FEZF1-AS1 serves as a miRNA sponge

Since the competitive endogenous RNA hypothesis was proposed [65,66], more and more studies have identified the existence of this regulatory effect, despite the controversy. In recent years, there is increasing evidence that lncRNA can play a role as ceRNA in a variety of diseases [67]. FEZF1-AS1 has been detected to be involved in the regulation of the expression of its target genes by binding miRNA in a variety of malignancies. Li et al. [37] reported that FEZF1-AS1 has a binding site of miR-610, and FEZF1-AS1 can regulate the expression of AKT3 in MM by binding miR-610 as ceRNA. Zhou et al. [41] proved that miR-4443 is a potential binding miRNA of FEZF1-AS1, while there is a potential binding site of miR-4443 in the 3-utr of NUPR1mRNA. FEZF1-AS1 can promote the expression of NUPR1 by binding miR-4443, thus promoting the progression of OS. Zhang et al. [39] verified that in BC, miR-30a and FEZF1-AS1 have a total of seven complementary binding sites in the 3′-untranslated region (3′-utr). FEZF1-AS1 binds miR-30a as ceRNA, thereby regulating the expression of nanog protein and BC-stem like cells. Qu et al. [21] found that FEZF1-AS1, as ceRNA, can regulate the proliferation and invasion of PC cells by binding to miR-142 and miR-133a. Similarly, Ye et al. [20] accounted that FEZF1-AS1 can combine with miR-107 to form the FEZF1-AS1/miR-107/FEZF1 axis to encourage the progression of pancreatic ductal adenocarcinoma and the Warburg effect.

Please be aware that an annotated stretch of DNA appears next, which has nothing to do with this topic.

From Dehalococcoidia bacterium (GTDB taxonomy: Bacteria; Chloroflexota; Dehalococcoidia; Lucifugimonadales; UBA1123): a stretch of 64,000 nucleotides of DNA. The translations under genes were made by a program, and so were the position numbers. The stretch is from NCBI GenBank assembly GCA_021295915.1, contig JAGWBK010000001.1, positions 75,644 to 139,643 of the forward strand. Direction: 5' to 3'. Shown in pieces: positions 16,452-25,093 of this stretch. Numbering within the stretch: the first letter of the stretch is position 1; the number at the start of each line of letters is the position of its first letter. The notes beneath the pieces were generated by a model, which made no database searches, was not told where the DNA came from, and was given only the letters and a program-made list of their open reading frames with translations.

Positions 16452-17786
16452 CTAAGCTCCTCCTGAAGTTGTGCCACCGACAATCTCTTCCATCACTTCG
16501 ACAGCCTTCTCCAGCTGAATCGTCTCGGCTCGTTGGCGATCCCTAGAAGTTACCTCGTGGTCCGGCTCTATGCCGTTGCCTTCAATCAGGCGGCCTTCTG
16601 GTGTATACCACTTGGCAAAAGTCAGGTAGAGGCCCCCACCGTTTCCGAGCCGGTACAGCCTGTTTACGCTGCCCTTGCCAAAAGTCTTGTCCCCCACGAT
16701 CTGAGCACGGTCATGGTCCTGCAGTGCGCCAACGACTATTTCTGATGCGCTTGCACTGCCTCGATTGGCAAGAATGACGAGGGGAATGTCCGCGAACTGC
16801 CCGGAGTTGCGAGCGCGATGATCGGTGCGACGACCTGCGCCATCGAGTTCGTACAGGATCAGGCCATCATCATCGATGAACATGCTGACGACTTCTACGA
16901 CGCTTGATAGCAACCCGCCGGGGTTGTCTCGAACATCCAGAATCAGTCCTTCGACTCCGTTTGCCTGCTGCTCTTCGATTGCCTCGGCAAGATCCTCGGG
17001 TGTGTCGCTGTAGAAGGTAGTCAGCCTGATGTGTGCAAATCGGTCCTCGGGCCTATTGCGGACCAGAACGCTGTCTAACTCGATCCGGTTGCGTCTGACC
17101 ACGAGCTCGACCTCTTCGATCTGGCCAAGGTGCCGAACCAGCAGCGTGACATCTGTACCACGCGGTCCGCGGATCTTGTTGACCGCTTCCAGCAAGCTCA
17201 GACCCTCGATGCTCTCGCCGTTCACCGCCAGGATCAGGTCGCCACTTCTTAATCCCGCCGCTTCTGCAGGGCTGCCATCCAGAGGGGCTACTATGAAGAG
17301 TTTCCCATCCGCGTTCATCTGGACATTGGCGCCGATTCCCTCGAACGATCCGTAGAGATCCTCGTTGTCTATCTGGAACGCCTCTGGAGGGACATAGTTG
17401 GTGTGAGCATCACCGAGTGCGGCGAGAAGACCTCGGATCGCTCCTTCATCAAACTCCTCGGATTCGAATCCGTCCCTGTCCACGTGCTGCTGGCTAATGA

Conclusion and future perspectives